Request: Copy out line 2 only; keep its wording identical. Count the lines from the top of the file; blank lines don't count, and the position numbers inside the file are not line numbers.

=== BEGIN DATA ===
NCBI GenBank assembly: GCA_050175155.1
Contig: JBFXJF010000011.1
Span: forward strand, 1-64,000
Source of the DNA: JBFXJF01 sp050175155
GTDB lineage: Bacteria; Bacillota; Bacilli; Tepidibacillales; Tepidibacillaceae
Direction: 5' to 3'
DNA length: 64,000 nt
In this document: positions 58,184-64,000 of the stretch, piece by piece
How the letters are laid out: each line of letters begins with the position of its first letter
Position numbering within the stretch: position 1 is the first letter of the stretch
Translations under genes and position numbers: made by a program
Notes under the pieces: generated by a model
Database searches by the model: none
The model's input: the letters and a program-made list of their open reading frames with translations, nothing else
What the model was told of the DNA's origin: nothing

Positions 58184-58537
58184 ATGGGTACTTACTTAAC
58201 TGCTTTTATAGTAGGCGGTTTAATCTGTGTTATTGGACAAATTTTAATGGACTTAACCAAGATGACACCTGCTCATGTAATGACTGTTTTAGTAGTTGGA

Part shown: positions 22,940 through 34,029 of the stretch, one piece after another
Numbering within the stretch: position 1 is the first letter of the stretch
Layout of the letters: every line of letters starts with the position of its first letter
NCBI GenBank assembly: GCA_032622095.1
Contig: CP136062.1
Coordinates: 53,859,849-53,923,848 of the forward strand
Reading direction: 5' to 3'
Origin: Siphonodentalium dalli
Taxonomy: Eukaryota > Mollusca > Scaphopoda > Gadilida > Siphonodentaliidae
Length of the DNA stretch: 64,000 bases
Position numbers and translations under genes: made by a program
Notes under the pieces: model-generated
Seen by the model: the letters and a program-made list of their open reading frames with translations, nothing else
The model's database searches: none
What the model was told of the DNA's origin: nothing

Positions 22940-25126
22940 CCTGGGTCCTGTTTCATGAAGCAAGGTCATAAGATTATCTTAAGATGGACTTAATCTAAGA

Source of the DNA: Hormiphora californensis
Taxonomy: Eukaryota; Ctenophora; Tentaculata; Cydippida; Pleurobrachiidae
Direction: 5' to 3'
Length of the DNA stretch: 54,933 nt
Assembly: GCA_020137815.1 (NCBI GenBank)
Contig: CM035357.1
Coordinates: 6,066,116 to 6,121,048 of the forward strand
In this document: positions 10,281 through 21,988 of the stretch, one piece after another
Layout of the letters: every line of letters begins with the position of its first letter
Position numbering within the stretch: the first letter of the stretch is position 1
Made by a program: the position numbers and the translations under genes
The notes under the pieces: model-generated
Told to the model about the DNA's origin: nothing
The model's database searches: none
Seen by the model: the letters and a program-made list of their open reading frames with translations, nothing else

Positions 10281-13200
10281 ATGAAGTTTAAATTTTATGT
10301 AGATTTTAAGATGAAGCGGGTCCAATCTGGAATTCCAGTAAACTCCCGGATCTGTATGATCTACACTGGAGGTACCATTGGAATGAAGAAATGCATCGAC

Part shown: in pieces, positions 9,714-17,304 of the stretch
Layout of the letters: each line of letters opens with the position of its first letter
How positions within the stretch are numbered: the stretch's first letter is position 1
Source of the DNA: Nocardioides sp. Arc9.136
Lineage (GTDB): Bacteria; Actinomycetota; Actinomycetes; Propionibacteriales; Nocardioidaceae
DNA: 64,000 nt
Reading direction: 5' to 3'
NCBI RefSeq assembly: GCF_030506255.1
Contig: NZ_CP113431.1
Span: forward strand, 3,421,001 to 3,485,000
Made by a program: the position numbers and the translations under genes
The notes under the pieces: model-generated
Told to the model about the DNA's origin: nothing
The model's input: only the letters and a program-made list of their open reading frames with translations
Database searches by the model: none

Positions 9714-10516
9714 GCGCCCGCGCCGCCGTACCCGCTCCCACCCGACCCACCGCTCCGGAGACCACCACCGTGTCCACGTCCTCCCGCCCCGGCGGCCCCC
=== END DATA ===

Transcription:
Contig: JBFXJF010000011.1